While there’s no exact date on the arrival of Covid-19 vaccines, Thailand’s Public Health Ministry is assuring the public that the first order of the AstraZeneca vaccine will arrive this month, despite the E’s restrictions on Covid-19 vaccine exports at the moment.
The National Vaccine Institute is working on getting the first shipment by the end pf February, according to the ministry’s permanent secretary.
Thailand ordered doses of the AstraZeneca vaccine, developed in partnership with Oxford University, and China’s Sinovac Biotech vaccine, which is also expected to arrive this month. The AstraZeneca vaccine has been approved for emergency use in Thailand and the first 50,000 doses, which would be shipped from Italy, are still expected to arrive this month despite the new restrictions requiring all vaccine exports to be authorised by the EU.
In Thailand’s first phase of immunisations, the AstraZeneca vaccine will be administered to frontline healthcare workers and vulnerable groups in areas considered to be at the highest risk of Covid-19.
Indonesia approved the Chinese-made vaccine, and administered the first injection in the country to President Joko Widodo last month.
Meanwhile… 809 new Covid-19 infections were reported today in the Centre for Covid-19 Situation Administration’s daily briefing. Thailand now has 7,181 active coronavirus cases under supervision by health officials. Since the start of the pandemic last year, the CCSA has reported at total of 22,058 cases and 79 coronavirus-related deaths.
The overall coronavirus situation in Thailand is improving. The CCSA report that most new cases are typically clustered in certain locations, like Samut Sakhon.
751 cases were detected in pro-active case detection, mostly in Samut Sakhon. Many infections clusters in the coastal province were detected at factories and among migrant worker dormitories. 9 of those factories have now been locked down completely until the end of February as the government aims to contain the situation around the coastal seafood markets.
And in some good news, the government reports that 46 Thai provinces have had no new case of Covid-19 for a week now. Another 14 provinces haven’t recorded any infections at all in the latest outbreak. However, both the central province of Maha Sarakham, and the northern province of Tak, have recorded a small rise in cases.
Phuket is going it alone and aiming at a herd immunity as the only lifeline for its devastated tourism industry. Business groups have announced a plan to finance the vaccination of 70% of the island’s population, in the hope of being able to open to foreign tourists from October this year.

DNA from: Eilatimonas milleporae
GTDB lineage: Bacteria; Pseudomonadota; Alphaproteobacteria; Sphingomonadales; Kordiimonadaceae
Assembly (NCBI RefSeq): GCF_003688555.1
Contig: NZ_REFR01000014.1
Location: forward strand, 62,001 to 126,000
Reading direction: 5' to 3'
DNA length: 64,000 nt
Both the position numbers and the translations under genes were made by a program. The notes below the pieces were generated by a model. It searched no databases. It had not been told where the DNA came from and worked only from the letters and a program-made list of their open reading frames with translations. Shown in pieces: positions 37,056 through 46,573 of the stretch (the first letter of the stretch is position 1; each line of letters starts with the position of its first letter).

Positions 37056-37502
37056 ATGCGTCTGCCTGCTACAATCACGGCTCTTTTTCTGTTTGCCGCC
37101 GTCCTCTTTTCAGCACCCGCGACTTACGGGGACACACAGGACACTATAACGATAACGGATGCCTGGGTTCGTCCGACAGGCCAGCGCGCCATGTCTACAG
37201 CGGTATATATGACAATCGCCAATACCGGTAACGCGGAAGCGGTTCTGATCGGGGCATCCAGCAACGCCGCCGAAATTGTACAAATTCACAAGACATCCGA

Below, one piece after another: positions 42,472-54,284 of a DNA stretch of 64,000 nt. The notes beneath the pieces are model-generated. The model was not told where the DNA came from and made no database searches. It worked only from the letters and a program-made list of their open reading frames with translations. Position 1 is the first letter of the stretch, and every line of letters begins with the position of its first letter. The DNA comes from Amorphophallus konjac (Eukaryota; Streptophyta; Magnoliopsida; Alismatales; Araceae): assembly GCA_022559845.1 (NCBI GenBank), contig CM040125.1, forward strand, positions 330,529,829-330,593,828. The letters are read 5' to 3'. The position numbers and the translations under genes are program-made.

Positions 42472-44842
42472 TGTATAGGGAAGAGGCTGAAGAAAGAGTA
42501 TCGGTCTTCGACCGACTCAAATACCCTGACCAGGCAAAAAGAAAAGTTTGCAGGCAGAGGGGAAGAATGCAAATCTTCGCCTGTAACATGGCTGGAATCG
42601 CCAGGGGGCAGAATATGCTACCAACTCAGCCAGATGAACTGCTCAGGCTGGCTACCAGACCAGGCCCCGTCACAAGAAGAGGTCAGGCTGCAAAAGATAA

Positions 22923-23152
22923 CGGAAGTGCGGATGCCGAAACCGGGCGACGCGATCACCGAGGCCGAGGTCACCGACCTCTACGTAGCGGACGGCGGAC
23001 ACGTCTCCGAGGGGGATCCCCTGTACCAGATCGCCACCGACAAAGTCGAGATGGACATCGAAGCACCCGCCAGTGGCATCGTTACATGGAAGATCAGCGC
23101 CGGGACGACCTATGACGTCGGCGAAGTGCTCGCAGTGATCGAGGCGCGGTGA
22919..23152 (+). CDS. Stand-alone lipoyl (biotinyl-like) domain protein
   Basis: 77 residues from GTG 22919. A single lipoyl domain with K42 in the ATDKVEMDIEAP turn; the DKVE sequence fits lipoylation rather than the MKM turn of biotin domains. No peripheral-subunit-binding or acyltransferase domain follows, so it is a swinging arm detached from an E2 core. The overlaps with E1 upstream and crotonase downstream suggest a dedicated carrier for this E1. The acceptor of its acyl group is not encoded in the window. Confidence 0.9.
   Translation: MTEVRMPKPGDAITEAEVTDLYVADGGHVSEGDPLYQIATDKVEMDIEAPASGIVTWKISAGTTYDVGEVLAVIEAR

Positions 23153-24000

The groups involved, which include the Phuket Tourism Association and the Phuket Chamber of Commerce, say they cannot afford to wait for the government’s national vaccine rollout, although their plan will still require government approval.
Business groups say they plan to pool resources to fund the vaccination of 70% of over 18s in the hope this will give the local population herd immunity and enable the island to re-open to international tourism by October.
As part of the plan, called “Phuket First October”, the current mandatory 14-day quarantine would be waived for vaccinated arrivals.
A Foodpanda driver has gone above and beyond the call of duty to deliver a meal to a customer. After picking up the order and driving from the restaurant, the driver took a small motorboat out to a customer who was out fishing on Chachoengsao’s Bang Pakong River.
Still wearing his hot pink motorbike helmet, the driver boated across the river and then paddled to the customers who were fishing. One person posted photos on Facebook with the caption “Food Panda has launched a water delivery service.”
When arriving at the pinned location, the driver called the customer, who said that he was out working on the river. The driver then took a motorboat that was docked along the river to reach the customer. There wasn’t a Grab Boat service available at the time.
The new Bang Sue Grand Station is now just months away from completion and will transform rail travel in Thailand. We have an early glimpse for you…
Tipped to open to the public in July, before commercial trains will operate by November, the station will be the largest and most modern in ASEAN once it is fully operational. The new railway hub will replace the 109 year old Hua Lamphong Station situated in downtown Bangkok.
Apart from being the hub for local trains, Bang Sue Grand Station will also become the home for Thailand’s new high speed rail links, from Bangkok to Nong Khai and Bangkok to Chiang Mai.
The new station will consist of 26 platforms and will be able to accommodate Thailand’s existing diesel rolling stock and the new electric trains for which the new dual track railways are currently being constructed throughout Thailand.
The station, which is spread over three floors and has a mezzanine area and retail space will also have an elevated walkway to the new Mo Chit Bus Terminal. It also links to the Mo Chit BTS and the MRT network situated near Chatuchak Market, north of the main city centre.
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